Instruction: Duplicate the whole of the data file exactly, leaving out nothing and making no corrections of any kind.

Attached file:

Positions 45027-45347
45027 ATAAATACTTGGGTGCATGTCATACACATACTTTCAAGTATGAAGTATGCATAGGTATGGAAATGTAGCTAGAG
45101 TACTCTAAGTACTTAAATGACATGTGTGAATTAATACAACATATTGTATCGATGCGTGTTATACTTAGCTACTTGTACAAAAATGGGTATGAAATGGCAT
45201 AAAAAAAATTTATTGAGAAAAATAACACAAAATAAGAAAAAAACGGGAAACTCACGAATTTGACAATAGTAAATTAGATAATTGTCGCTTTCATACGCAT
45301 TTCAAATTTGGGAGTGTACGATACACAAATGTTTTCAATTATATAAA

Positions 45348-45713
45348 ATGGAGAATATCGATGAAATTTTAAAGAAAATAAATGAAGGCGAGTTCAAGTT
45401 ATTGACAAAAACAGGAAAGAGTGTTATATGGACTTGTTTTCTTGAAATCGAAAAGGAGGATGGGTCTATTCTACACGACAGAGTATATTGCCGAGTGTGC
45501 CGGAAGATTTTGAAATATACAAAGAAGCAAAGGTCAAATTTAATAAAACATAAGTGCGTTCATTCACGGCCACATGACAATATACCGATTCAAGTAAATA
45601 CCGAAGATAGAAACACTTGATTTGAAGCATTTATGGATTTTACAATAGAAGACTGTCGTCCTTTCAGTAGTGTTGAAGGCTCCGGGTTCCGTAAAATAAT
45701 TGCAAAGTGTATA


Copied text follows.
Positions 45027-45347
45027 ATAAATACTTGGGTGCATGTCATACACATACTTTCAAGTATGAAGTATGCATAGGTATGGAAATGTAGCTAGAG
45101 TACTCTAAGTACTTAAATGACATGTGTGAATTAATACAACATATTGTATCGATGCGTGTTATACTTAGCTACTTGTACAAAAATGGGTATGAAATGGCAT
45201 AAAAAAAATTTATTGAGAAAAATAACACAAAATAAGAAAAAAACGGGAAACTCACGAATTTGACAATAGTAAATTAGATAATTGTCGCTTTCATACGCAT
45301 TTCAAATTTGGGAGTGTACGATACACAAATGTTTTCAATTATATAAA

Positions 45348-45713
45348 ATGGAGAATATCGATGAAATTTTAAAGAAAATAAATGAAGGCGAGTTCAAGTT
45401 ATTGACAAAAACAGGAAAGAGTGTTATATGGACTTGTTTTCTTGAAATCGAAAAGGAGGATGGGTCTATTCTACACGACAGAGTATATTGCCGAGTGTGC
45501 CGGAAGATTTTGAAATATACAAAGAAGCAAAGGTCAAATTTAATAAAACATAAGTGCGTTCATTCACGGCCACATGACAATATACCGATTCAAGTAAATA
45601 CCGAAGATAGAAACACTTGATTTGAAGCATTTATGGATTTTACAATAGAAGACTGTCGTCCTTTCAGTAGTGTTGAAGGCTCCGGGTTCCGTAAAATAAT
45701 TGCAAAGTGTATA